Mercer: Align fund managers' pay with risk

Funds with riskier investments should weigh their managers' compensation plans with greater helpings of carried interest, while those managers of less risky assets should be paid a more routine base salary and bonus, according to a recent report from Mercer.

Private equity firms entering the infrastructure assets class can better align their fund managers' pay with the risk of their investments by appropriately balancing the levels of carried interest, base salary and bonuses, according to Mark Hoble, a principal at Mercer Consulting in London. 

“I think the 2-and-20 is sort of taken as gospel and what we’re saying is that that might not be appropriate given the risk and reward profiles of the assets,” Hoble told InfrastructureInvestor.

In September, Hoble, a human resources consultant at Mercer, co-authored a report on fund manager compensation in infrastructure funds.

For relatively safer assets such as utilities and toll roads, Hoble said pay packages should lean more heavily on short-term compensation consisting of base salary and annual bonus, and rely less on longer-term “at risk” capital like carried interest. Conversely, as the risk profile of the fund's investments increases, the amount of short-term compensation should decrease and the amount of longer-term compensation should increase.

“By doing that we are changing the risk profile of the [compensation] package to be more aligned with the risk profile of the asset,” Hoble said.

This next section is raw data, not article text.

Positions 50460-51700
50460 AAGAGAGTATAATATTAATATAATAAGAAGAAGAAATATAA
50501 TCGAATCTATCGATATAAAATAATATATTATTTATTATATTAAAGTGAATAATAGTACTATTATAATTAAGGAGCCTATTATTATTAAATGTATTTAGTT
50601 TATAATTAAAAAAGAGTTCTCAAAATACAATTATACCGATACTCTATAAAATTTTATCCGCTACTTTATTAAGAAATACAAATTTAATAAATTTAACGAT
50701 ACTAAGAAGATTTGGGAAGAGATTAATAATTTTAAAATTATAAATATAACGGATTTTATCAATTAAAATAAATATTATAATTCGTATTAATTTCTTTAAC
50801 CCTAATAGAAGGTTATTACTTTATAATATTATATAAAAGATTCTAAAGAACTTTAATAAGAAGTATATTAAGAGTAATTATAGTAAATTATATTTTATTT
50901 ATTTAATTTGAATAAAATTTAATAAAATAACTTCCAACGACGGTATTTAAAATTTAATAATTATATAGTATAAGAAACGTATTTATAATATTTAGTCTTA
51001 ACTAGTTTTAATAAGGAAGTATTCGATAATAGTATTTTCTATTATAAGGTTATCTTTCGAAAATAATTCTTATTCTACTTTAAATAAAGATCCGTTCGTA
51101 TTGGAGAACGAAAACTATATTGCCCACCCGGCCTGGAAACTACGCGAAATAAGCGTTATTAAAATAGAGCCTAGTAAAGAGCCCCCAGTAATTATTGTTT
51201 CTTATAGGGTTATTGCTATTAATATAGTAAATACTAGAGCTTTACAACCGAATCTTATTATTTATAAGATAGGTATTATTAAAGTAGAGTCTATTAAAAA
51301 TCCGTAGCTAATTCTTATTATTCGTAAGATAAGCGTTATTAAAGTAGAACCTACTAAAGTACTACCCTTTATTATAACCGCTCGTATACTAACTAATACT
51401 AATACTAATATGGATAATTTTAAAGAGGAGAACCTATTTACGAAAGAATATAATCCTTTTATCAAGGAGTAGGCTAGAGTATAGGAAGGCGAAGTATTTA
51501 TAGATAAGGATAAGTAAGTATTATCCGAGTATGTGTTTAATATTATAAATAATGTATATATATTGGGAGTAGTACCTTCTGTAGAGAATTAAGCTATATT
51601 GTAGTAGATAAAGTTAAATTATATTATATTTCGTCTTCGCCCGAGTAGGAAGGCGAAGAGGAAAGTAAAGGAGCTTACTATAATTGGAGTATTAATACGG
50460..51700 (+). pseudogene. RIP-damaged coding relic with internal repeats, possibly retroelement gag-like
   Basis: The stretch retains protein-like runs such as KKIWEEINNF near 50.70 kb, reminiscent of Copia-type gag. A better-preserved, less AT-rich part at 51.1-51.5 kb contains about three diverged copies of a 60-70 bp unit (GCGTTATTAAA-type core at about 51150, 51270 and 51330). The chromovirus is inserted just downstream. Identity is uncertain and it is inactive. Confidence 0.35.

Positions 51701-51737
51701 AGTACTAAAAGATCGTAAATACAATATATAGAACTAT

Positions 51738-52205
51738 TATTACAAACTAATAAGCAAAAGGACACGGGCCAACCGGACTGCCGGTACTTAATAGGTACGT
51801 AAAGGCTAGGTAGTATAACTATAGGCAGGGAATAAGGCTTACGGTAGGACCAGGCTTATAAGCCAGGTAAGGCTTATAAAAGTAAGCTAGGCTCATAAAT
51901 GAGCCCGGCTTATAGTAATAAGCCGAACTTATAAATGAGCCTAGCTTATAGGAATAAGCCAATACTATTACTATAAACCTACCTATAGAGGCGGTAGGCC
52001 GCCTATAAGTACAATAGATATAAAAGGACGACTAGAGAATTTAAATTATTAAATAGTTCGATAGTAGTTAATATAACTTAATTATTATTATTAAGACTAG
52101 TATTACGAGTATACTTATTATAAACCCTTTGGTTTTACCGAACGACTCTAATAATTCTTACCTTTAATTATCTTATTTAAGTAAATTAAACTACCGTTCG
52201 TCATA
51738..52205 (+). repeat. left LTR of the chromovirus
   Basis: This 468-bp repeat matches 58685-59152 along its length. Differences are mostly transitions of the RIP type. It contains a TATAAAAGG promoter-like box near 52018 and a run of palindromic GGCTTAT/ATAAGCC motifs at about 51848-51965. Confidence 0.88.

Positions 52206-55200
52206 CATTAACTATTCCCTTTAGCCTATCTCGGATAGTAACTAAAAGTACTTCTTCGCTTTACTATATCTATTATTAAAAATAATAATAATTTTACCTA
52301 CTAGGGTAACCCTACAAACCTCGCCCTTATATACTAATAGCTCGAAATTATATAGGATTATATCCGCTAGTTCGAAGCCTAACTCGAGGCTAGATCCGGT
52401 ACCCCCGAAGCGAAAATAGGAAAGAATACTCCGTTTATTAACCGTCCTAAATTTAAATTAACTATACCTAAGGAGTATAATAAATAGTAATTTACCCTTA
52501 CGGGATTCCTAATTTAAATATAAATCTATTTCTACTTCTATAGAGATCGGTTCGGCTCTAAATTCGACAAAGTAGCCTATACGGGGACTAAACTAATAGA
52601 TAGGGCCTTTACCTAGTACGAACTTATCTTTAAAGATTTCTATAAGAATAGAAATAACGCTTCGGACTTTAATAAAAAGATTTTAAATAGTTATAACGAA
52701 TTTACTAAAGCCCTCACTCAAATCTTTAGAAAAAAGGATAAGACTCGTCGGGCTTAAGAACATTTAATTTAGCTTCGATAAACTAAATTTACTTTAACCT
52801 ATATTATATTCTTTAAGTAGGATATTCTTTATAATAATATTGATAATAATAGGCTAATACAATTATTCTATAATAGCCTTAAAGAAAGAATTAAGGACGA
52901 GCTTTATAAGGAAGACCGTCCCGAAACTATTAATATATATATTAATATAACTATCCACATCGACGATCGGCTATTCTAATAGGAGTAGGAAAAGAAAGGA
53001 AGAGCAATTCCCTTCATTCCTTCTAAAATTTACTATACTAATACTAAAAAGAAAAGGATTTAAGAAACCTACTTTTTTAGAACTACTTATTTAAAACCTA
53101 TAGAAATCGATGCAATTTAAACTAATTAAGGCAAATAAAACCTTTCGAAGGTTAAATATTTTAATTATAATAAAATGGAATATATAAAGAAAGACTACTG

The bonus should be based on a metric such as cash distributions from the assets purchased, Hoble said. “It incentivises less risk taking.”

Longer term compensation plans like carried interest should likewise vary in accordance with returns suggested by the fund’s risk-reward profile. Hoble said managers of lower-risk funds should earn a carry of 10 percent and managers of higher risk funds similar in their returns to buyout funds should earn carry in the area of 20 percent, with medium risk managers falling somewhere in between. He recommends a similar strategy for management fees, which could vary between 1 percent and 2 percent over the same spectrum.

Hoble also believes that varying the amount of time fund managers have to wait before they receive any carry can be a key driver of effective compensation. For lower-risk funds with a more long-term investor base, he recommends a longer time frame before managers are awarded any carry, such as seven years. As funds invest in riskier assets and acquire a more short-term investor base, the carry distributions can start earlier, at five years into the life of the fund.

“The clients we’re working with, executives in funds, discount their carry. Too often it’s seen as a fairly inactive part of the package, whereas if go into a buyout fund, the carry is a very tangible thing. One can see significant reward in short term,” Hoble said.

Co-investment and match of funds should be brought to reflect the risk profiles of the infrastructure fund by awarding lower matches such as 1:1 for low risk funds and higher matches like 5:1 for high risk funds.

Infrastructure fund manager compensation: varied with risk
Source: Mercer Consulting